Author Topic: Anyone else try this  (Read 2776 times)

Offline Doc

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Anyone else try this
« on: October 26, 2013, 11:02:34 PM »
I was just curious if anyone can tell me what happens if you forget to hook up the ground wire while powder coating and if they found their part after and how far away was it!  :lolb: :lolb: :lolb:
I'm doing a job for a friend putting in hand controls and I decided to powder coat some of the parts well I forgot to hook up the ground wire and was holding the part like I have done before and then it happened   :zap: next thing I knew I was looking for the part I had thrown it out in the yard (was doing this out on the deck). Man it gives you a healthy jolt! Wont be doing that again anytime real soon (famous last words).
 I chuckle about it now but glad no one was standing close by may have been it the line of fire. :lolb:

Online b.lindsey

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Re: Anyone else try this
« Reply #1 on: October 27, 2013, 12:47:08 AM »
Thanks for sharing Doc...happy it wasn't worse.  I doubt you will forget that ground wire next time!!

Bill
« Last Edit: October 27, 2013, 01:44:58 PM by b.lindsey »

Offline Brian Rupnow

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Re: Anyone else try this
« Reply #2 on: October 27, 2013, 01:27:25 PM »
An interesting aside to the powder paint story---Volkswagen of Canada had an alloy wheel plant in Ontario, Canada. All of the aluminum cast and cnc machined wheels were powder coated with clearcoat powder paint. It was far too time consuming to mask off the wheel nut sockets, so they asked me to design a vacuum gun to suck the powder out of the wheel nut sockets before the wheels went thru the big oven that melted and "set" the powder paint. (If painted, the paint eventually compresses and the wheel nuts come loose, a big liability issue.) I designed some of the strangest looking "guns" that you ever seen. They had a pistol grip, a 12" long barrel that fit into the center of the wheel, and a big starfish shaped attachment on the barrel, near the grip that had either 4 or 5 (depending on which wheel it was being used on) hollow barrels that had ends shaped to fit into the wheel nut pockets, with a series of holes all around the end, attached to the outer end/faces of the starfish arms. There was an air passage thru the pistol grip, out thru each arms of the starfish shaped piece, and down the secondary barrels to the ends which fitted into the nut pockets. There was a connection on the bottom of the pistol grip that was attached to a very powerful vacuum system. The wheels were hung on hooks on a moving conveyor to go thru the heating oven, and some poor operator had to stand there all day wielding that vacuum to clean the powder off the wheels. It was said that at the end of a year wielding the vacuum gun, these operators made a lot of money betting on their prowess at "arm wrestling" other members on the plant floor, and I don't doubt it a bit!!!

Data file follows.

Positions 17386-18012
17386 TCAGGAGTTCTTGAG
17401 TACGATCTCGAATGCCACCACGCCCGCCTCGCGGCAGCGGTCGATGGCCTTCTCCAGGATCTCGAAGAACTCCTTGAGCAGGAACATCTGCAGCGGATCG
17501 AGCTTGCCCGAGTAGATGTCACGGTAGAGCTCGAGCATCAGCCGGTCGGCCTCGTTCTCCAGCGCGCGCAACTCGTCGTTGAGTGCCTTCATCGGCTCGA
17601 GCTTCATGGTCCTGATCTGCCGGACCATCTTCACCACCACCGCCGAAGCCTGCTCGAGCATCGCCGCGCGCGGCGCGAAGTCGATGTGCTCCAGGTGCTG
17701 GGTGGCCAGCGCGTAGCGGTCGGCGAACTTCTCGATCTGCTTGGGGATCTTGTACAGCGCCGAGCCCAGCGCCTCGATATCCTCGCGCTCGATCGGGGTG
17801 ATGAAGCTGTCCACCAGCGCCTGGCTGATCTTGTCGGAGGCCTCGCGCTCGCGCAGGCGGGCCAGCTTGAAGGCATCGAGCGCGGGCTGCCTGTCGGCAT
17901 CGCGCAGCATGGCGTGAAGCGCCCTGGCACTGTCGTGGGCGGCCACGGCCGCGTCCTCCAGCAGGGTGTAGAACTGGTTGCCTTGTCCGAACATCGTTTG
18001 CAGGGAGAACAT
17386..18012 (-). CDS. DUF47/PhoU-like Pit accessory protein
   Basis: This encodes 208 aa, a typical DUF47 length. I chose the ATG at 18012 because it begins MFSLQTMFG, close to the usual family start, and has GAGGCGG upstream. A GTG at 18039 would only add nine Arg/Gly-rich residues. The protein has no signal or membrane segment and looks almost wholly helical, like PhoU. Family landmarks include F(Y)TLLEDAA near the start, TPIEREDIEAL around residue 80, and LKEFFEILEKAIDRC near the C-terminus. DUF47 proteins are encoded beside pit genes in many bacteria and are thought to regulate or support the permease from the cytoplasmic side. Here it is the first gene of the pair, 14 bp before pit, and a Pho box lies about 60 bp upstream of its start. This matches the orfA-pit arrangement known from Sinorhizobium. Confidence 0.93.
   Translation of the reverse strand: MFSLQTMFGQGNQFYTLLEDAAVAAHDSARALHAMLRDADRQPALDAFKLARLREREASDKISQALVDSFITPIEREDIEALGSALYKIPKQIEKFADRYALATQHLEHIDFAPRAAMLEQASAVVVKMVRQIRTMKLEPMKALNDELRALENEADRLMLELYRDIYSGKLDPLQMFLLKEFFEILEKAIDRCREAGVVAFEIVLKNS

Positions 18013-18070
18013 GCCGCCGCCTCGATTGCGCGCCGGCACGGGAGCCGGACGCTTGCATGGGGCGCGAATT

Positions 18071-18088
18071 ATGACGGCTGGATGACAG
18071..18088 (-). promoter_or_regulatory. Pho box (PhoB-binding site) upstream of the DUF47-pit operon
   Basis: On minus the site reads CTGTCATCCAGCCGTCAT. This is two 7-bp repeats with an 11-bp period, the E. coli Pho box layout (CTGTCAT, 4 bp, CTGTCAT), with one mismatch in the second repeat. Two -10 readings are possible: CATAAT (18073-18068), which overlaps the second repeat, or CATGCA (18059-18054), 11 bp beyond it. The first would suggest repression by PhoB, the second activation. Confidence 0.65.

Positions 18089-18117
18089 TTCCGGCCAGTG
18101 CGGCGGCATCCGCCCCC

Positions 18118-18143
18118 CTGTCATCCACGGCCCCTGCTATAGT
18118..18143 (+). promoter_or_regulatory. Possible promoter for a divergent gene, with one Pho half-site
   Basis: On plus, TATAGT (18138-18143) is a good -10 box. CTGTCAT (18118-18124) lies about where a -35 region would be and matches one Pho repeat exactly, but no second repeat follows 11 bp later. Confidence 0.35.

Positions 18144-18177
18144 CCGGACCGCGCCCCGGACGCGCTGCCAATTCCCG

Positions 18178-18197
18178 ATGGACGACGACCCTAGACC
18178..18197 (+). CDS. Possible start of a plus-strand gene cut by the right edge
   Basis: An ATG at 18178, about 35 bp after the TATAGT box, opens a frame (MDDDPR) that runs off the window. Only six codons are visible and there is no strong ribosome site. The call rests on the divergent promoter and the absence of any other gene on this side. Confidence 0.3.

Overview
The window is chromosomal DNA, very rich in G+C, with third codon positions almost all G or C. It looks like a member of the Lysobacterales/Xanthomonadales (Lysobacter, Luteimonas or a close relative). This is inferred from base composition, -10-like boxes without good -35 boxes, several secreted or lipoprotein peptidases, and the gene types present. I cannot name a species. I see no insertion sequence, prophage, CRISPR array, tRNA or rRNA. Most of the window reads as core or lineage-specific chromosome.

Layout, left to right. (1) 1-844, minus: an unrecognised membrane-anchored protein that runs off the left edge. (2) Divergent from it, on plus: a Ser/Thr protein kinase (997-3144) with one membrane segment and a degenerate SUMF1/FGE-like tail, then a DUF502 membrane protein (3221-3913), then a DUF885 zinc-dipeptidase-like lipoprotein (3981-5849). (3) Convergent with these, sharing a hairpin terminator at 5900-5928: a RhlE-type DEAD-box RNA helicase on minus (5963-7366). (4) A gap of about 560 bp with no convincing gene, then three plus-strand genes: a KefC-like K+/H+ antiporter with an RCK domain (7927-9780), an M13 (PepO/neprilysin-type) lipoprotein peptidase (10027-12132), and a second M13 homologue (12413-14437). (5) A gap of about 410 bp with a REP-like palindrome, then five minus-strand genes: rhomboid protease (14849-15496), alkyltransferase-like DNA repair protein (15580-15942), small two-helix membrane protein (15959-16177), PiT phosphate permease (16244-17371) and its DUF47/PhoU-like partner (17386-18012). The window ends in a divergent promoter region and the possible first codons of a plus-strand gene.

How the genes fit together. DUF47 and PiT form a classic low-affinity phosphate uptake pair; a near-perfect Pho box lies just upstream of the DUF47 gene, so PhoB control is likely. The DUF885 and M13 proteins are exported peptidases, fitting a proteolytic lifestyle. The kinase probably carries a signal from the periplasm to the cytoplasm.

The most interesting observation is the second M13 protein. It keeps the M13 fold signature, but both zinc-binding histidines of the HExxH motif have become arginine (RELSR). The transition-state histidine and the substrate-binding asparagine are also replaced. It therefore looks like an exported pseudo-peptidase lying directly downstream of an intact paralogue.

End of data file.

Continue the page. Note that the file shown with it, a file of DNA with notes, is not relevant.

Offline Doc

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Re: Anyone else try this
« Reply #3 on: October 27, 2013, 08:15:17 PM »
I can kind of relate to that. Back in the beginning of my career I ran a machine called hydrotel  3 spindle 35 horse and some of the tools manually loaded were 30 to 40 lbs. That was back when we were working on Towcobra and the cruse missile parts and bru 32. Some of the parts also were when loaded on the machine weighted 180 lbs and when you took them off they weighed 15 lbs. Needless to say the operators that ran these machines had to be of the larger (lets say) size.